How you follow who you follow

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If you looked at a picture of a man in a toga, a man in Old West buckskins, and a man in a 1950s three-piece suit, you’d recognize that underneath the clothing, the man is the same. Nothing’s changed about a human man in 10,000 years.

Christianity is like that. It comes in a lot of different clothing, depending on the period of time, the place, and the culture that existed when Christianity arrived or arose, but underneath it all is a living man, Jesus. And I’m okay with that. I don’t find anything wrong with that.

On the other hand, when all there is is a bunch of clothing hanging on a mannequin? That’s a problem. I want to be fair here, Christians regularly go off the rails. This is something that’s been happening since the time of Paul (who told the Corinthians it was okay for a living person to be baptised in place of a dead person so that said dead person could become a Christian and be resurrected in Christ. That’s just all kinds of crazy and wrong. But Paul said it: I Cor. 15)

I respect theologians; I respect the apostles; I respect fellow Christians. But at the end of the day, I follow Jesus. If I’m not willing to do what Jesus taught, if he isn’t my final authority, then I’m not following Jesus. And that’s not my take on things. Jesus said if you do what he says, you his follower. If you don’t, you aren’t.

I recently read a Pew Research report that said 63% of Americans identify as Christian (20% Catholic, 18% Protestant, 25% “born-again” Protestant). That Christianity had fallen off 12% in the last 10 years. And, that more people were identifying now as having no religion rather than Christian or another religion.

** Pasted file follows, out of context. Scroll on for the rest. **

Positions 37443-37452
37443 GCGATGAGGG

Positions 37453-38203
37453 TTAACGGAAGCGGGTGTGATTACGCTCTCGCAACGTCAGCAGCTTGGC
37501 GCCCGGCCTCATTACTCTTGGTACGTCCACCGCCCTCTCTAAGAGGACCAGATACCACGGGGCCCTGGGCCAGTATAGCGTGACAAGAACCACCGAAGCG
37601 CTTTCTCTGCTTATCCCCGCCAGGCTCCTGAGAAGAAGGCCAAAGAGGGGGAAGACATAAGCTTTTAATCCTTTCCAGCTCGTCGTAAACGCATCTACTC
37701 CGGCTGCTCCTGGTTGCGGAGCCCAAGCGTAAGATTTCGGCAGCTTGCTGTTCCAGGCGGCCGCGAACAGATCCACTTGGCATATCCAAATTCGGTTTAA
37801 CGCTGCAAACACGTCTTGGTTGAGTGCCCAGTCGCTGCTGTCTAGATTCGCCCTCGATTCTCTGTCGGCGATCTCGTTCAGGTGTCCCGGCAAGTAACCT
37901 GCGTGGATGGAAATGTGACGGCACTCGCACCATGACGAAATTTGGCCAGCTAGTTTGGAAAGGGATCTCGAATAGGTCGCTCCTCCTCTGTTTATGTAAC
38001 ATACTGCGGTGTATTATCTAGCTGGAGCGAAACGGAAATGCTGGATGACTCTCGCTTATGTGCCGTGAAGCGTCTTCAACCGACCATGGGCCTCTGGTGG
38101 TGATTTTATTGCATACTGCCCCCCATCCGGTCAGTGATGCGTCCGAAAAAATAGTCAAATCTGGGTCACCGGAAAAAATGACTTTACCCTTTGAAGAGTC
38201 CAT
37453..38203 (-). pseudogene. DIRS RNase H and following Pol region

There’s a school of thinking that if you believe Jesus is the Lord/Son of God, repent of your sins and get baptized then Voila! you’re a Christian. But that isn’t what Jesus is recorded as having said. Jesus is pretty up front. Over and over he says stuff like “why do you call me Lord, if you don’t do what I tell you?” (Lk 6:46)

He rattles off some parables on the topic, too. For example in Matthew (Goats v. Sheep Matt 25:31-46), where he says at the end of time, he has to sort through his flock (all the self-identified followers/Christians), and kick out all the ones who called him Lord, but never bothered to do what he taught.

It doesn’t matter if these folks prophesied, cast out demons or performed miracles in his name. They didn’t do what he asked of them. They were all about grandstanding, the power, the adulation, the applause, the donations. They wouldn’t do the real stuff, like love their neighbor, forgive, share, keep the faith, do the little things, be joyful in obscurity. So, he says to them “I never knew you.” (Matt 7:21-23).

I have to be honest, if 63% of Americans were actually Christians, politics wouldn’t be as divisive and Christianity probably would not be falling off. Pew Research says 88% of Congress identifies as Christian. Christians don’t always agree with each other, but they share a basic set of guidelines on how to treat all people that were set down by Jesus, and are freely available to read in the Gospels. My bet would be, based on how people in Congress act, maybe 8% actually follow Jesus.